Concussions are a significant health concern for military service members. Data collected from 2000 through mid-November 2016 by the Defense Medical Surveillance System show that more than 357,000 active duty members of the military sustained a traumatic brain injury, with more than 294,000 categorized as mild.

With the development of new tests, physicians could use the information to positively impact the care of people with a suspected concussion. "The quick and accurate diagnosis of a concussion is critical so that soldiers who are affected — whether on the battlefield or not —can be removed from duty to recover and to prevent further injury," said Dallas Hack, brain-health coordinator for the US Army Medical Research and Materiel Command, in a statement announcing the 2014 deal with Abbott. The collaboration between DoD and Abbott "represents a major initiative to help improve efforts to understand this complex injury and care for wounded warriors suffering from this condition," he added at the time.

Service members can sustain a traumatic brain injury in military training, during active-service deployments, and during recreational activities. 

"Most concussions in the military occur in training and routine operations," McQuiston said. 

Abbott said that as a result, it is working with several imaging and academic partners, in addition to DoD and University of Minnesota, "pulling together technologies to come up with the correct answer."

As part of the Hennepin County Medical Center project, which began in March 2016, the Minnesota Spinal Cord Injury and Traumatic Brain Injury Research Grant Program is funding the application of MRI imaging to look for structural issues, such as bleeding or other damage, related to brain injury that may not be visible in CT scans.

Hennepin County Medical Centers is a 484-bed academic medical center and public teaching hospital in Minneapolis. It's assessing more than 22,000 trauma patients each year.

Besides biomarkers, the research team there is exploring other evaluation tools. The blood biomarker tests would be used as part of a "multimodality assessment," McQuiston added. As well as eye tracking and cognitive measurements, it may include an electrocardiograph, brain imaging, and other cognitive measures.

"Imaging tells us what the brain looks like, eye tracking tells us how well it's working, and blood-based biomarkers can tell us the nature of the damage," said Thomas Bergman, a study co-investigator and chief of neurosurgery at Hennepin County Medical Center.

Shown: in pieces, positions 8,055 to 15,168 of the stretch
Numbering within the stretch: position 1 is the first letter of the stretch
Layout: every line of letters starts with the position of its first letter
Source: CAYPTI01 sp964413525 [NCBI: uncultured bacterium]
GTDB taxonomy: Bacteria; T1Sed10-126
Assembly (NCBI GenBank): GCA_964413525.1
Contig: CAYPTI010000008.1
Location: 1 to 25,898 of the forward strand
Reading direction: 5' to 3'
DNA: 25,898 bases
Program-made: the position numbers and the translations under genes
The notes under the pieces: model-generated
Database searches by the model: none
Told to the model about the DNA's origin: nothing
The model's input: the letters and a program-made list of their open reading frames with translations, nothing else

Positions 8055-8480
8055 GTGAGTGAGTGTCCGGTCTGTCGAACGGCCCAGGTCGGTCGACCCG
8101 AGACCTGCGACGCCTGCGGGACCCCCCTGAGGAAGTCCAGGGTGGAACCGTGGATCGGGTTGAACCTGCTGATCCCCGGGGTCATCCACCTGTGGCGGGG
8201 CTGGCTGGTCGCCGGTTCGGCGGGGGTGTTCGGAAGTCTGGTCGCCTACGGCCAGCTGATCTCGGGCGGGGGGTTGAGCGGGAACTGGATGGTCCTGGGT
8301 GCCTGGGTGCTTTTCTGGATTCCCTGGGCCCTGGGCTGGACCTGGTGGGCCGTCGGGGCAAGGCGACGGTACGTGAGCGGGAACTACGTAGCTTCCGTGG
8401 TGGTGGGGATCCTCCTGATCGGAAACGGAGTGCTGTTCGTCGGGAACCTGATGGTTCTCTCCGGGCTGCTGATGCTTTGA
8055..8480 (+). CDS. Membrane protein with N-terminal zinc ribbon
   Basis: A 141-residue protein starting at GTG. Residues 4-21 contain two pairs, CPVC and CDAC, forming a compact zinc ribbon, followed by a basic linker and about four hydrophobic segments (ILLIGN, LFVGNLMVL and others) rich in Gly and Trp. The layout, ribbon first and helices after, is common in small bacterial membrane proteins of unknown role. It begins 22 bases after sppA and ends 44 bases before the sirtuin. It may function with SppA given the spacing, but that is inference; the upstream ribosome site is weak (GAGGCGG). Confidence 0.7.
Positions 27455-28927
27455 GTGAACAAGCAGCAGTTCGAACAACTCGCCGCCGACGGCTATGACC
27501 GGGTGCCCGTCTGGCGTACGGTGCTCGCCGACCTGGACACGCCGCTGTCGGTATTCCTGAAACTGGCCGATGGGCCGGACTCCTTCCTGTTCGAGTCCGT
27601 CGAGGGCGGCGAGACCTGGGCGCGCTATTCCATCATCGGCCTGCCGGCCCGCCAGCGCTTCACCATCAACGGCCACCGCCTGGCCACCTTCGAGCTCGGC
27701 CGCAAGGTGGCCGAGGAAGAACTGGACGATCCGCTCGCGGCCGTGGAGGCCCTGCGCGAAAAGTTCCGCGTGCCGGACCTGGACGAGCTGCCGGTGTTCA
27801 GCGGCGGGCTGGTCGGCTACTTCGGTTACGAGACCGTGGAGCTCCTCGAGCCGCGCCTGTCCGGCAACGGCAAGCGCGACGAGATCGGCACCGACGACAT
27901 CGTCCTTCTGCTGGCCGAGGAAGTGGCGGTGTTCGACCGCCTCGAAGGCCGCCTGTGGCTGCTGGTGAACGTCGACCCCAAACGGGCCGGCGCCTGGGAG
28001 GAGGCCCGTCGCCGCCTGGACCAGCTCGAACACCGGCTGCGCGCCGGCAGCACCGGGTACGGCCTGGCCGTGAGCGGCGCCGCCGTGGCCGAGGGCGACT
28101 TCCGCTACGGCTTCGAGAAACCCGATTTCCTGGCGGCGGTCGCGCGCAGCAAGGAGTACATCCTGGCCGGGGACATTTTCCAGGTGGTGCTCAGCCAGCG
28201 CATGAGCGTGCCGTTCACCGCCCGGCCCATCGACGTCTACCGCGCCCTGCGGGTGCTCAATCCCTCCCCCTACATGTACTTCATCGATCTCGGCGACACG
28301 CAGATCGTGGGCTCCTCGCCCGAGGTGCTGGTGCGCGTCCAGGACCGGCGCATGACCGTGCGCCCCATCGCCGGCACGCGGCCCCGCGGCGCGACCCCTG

At Hennepin, researchers are screening 9,000 trauma patients and will enroll at least 1,000 of them. Patients range from children to elderly adults, and they include people who are conscious and those who are in a coma. The research team will monitor patients' progress for up to one year.

Additional details will soon be available in publications that describe the work to develop and apply the biomarker blood tests for TBI.

Emerging competitors

Although concussions among athletes — such as hockey, soccer, and American football players — is receiving attention in the media, and among sports and healthcare professionals, the most prevalent cause of head traumas is automobile accidents. 

"The beauty of this test is that it's on a portable device and you'll be able to take it where you need it," McQuiston said. 

To date, though, no definitive blood-based test for concussions exists. One firm, Banyan Biomarkers, has been developing one since 2002

The San Diego-based company recently completed enrolling 2,011 patients for a pivotal study for its test and anticipates filing with the US Food and Drug Administration this year to market it. The test will be for diagnosing mild TBI, and Banyan aims to market the technology primarily to hospitals, as well as centralized labs and stat labs. 

Several companies have agreements with Banyan to develop biomarker assays. For example, Philips is collaborating with the firm to develop a two-biomarker test that would run on the Philips Minicare I-20 point-of care instrument. The primary use is expected to be for patients who present in the emergency department, but the test might also be deployed at the point of care to test for concussions among athletes. Philips would not release an anticipated timeline for commercial launch of the test. 

In January, BioMérieux said it has signed a deal to commercialize Banyan's tests for diagnosing traumatic brain injuries. Under the terms of the agreement, BioMérieux will invest $7 million in Banyan in exchange for rights to commercialize Banyan's TBI tests for global use as in vitro diagnostics on BioMérieux's Vidas immunoassay platform.

Banyan has also inked a licensing agreement related to traumatic brain injury biomarkers with Abbott for "assessment and verification." The terms of the agreement were not disclosed. 

And Banyan has a research-use-only deal with Quanterix for the test, targeting researchers investigating the GFAP and UCH-L1 biomarkers.

Also, Boston-based BioDirection hopes to have a blood test on the market soon that can offer an objective diagnosis within 90 seconds. If all goes according to plan, the test could hit the market in Europe in about a year, followed by a launch in the US, the firm said recently.

The test leverages nanowires — functionalized with monoclonal antibodies — to measure levels of GFAP and S100 beta proteins, which have been shown to increase in blood after traumatic brain injuries. 

In March 2016, the FDA hosted a public workshop to seek advice from both the public and private sectors on ways to advance TBI diagnostics. Then last August, for the first time, the agency cleared a computerized diagnostic device, produced by Impact Applications, to evaluate a patient’s cognitive function immediately following TBI.